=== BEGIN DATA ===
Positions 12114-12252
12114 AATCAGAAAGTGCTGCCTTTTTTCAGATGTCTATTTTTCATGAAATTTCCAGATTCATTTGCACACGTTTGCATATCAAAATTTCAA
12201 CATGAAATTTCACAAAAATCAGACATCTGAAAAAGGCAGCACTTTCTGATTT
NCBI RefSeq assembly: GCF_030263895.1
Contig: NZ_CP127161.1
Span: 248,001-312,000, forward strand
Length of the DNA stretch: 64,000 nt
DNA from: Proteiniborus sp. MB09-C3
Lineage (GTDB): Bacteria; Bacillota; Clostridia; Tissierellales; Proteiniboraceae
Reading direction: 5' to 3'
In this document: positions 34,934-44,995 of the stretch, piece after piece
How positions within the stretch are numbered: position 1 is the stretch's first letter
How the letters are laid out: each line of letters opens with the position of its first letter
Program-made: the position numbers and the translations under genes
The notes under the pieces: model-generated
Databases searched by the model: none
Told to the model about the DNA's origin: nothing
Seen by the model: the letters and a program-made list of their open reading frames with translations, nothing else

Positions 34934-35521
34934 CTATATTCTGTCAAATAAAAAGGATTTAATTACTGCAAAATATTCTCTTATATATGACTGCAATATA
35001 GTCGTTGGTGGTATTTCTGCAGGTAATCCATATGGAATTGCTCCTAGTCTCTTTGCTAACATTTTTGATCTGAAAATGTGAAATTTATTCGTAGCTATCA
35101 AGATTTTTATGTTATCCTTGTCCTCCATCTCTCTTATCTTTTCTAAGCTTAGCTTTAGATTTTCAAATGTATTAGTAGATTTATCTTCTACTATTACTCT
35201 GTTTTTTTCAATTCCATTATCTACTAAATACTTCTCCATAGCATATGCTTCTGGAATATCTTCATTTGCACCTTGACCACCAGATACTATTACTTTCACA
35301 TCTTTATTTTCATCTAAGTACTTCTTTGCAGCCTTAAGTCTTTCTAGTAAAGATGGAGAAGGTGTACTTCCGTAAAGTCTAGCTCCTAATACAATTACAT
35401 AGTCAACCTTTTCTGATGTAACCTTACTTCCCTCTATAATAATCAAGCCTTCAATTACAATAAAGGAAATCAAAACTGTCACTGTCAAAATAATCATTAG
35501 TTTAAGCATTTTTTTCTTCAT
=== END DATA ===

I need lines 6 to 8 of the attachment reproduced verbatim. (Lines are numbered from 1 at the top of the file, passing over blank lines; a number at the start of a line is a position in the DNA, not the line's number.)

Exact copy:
Span: 248,001-312,000, forward strand
Length of the DNA stretch: 64,000 nt
DNA from: Proteiniborus sp. MB09-C3